One by one, we wheeled the kayaks up a steep road to the top of the dam where a locked fence blocked the new section of river. A Hydro Qubec employee in a bright orange vest with the tiniest bit of English at his disposal opened the gate and told us to be careful not to get sucked into the turbines.
He also warned us that danger lay ahead, just before the railroad bridge. We need to paddle the third path from the right.
As we neared the bridge the current picked up, approaching but not reaching what it had been the day before. With some strong sprints we made it up the V current formed between the shore and an island, and then under the bridge.
After the bridge the current slowed and we crossed the wide river as storm clouds approached. As we paddled past a dock with seaplanes tied to it, the heavens opened up and it poured. We discussed taking out and finding shelter in the sea plane marina. We could change into weather-appropriate clothing, but decided instead to continue.
We caught a fish, and talked about the tasty warm fish soup we’d make when we landed.
The rain subsided and the water calmed to glassy smooth as the river narrowed on either side around an island.
The dam in Shawnigan did not have an obvious take-out, so we paddled into a small bay with Hydro Quebec buildings on either side. There,two young ladies on a catwalk bridge above us called out that we couldn’t be there since we were beside an electrical dam, and that it was dangerous.
One of them showed us where we could land and told us we could take the road through the electrical plant, up the steep hill, to a dock on the other side, a kilometer or so from where we were.
I gutted the fish while Erin scouted the road to make sure that there really was a way through, then Erin got the soup started while I wheeled the first kayak through the plant and up the hill on our collapsible cart. A man stopped me, but when I told him I had permission he let me go on my way. I left my kayak just inside of the plant’s security fence at the top of the hill.
On my way back down a different orange-suit stopped me, and began to interrogate me. He asked me lots of questions, some of them recurring as though my story might change. What was I doing there? What was the name of the person who gave me permission? Didn’t I know I was on private property. Where were these kayaks I kept talking about? Where was this other person who I readily admitted was also on Hydro Quebec’s private property.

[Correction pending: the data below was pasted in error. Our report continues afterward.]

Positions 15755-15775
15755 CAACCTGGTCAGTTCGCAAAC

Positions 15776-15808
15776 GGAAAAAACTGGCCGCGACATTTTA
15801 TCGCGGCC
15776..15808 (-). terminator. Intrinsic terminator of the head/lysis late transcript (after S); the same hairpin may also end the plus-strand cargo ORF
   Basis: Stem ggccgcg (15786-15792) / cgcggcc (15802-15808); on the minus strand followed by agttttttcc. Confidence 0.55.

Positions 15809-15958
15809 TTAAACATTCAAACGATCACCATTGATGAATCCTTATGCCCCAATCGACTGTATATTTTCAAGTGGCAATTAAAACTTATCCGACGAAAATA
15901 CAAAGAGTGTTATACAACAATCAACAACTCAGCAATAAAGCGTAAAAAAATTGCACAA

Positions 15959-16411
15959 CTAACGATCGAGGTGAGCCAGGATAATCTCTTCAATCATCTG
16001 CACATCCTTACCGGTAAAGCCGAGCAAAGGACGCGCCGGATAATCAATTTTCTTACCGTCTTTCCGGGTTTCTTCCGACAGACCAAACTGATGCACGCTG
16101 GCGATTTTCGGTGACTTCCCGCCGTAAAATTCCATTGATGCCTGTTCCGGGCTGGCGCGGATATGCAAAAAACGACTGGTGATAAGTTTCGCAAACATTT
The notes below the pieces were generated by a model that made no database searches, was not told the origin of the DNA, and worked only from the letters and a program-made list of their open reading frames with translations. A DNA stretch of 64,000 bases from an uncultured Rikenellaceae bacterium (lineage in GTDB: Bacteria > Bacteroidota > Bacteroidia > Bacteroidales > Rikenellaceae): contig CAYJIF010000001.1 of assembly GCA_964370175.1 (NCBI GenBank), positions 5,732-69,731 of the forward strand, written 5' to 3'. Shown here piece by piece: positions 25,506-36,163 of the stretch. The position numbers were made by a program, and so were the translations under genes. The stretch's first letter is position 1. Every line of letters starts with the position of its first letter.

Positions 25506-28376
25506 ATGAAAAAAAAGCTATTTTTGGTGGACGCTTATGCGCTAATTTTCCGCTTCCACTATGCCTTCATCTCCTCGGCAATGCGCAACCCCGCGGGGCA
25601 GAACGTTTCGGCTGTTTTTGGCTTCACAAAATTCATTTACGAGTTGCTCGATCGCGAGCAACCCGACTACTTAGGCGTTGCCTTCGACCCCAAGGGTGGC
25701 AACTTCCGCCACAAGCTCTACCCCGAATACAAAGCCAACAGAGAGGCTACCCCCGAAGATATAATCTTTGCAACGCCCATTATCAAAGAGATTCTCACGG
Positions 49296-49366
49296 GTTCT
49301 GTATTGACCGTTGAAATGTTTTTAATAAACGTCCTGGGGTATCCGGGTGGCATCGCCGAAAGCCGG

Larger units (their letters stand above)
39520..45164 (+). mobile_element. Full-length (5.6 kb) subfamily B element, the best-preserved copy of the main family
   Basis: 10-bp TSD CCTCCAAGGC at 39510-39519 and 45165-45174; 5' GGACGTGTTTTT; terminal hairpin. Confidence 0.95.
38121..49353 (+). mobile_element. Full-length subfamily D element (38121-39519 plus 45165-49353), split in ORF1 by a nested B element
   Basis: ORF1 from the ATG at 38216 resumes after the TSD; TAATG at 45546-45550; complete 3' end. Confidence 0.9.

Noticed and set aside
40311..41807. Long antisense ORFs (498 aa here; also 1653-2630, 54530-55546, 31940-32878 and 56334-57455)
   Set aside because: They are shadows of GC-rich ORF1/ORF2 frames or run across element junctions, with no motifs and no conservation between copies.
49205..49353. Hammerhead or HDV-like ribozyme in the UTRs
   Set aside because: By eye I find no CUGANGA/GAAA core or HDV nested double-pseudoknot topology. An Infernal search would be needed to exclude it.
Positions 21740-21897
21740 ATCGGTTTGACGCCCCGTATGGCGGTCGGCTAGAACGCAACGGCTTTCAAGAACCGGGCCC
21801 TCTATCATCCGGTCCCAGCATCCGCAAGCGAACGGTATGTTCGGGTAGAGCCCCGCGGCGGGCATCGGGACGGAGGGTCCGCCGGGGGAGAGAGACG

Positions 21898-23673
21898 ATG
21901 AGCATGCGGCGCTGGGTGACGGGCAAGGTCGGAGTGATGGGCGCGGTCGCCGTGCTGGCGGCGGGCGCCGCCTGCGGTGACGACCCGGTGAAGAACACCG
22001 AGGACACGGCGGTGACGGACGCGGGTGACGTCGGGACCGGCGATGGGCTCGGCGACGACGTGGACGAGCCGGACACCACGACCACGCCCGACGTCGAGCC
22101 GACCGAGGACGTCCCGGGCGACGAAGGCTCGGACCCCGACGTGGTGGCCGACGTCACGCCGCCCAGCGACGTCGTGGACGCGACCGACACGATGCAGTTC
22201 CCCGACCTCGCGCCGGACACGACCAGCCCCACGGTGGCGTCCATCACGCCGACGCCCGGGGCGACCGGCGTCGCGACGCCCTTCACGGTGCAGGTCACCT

I walked him back to the second boat and our gear spread out on the lawn waiting to be hauled up the hill. He spoke to his supervisor on the phone and confirmed that we couldn’t be there. He opened a small locked gate only a few yards from where we took out. Behind it, a small, heavily overgrown dirt road cut steeply up the hill.
We would not be allowed to roll our boat up the smooth winding road. We’d have to carry it up the hill in the woods.
A crew of orange suits now watched us haul our gear, soup in the pot, and final boat outside of the private property. When I stepped off the wet grass to carry my gear toward the gate a slightly roundabout (maybe 5 feet longer?) drier way on the road, one of the new orange suits yelled at me. He wouldn’t let me sneak into the plant again.
The original orange suit agreed to meet us at the top so we could get our kayak. Once our gear was out, he locked the gate behind us and we began carrying our boat and gear through the woods up the steep hill, then retrieved our boat.
Exhausted from our repeated heavily-laden climbs, we sat on the grass and ate our soup, still hot. The original orange suit showed up. We had hoped we were done with him. He told us that he wished things could have worked out differently and that held only done his job.
After our rest, we wheeled the boats down to the waterside park on the other side of the hill and made camp besides a public dock. A whitewater paddler named Mary, walking her dog, recognized us from a post I’d put up on Facebook a month earlier.
She gave us a ride to a supermarket and let us charge our electrical gear in her house overnight. The supermarket meant an extra nice dinner, with premade pasta sauce, extra cheese, and canned chickpeas.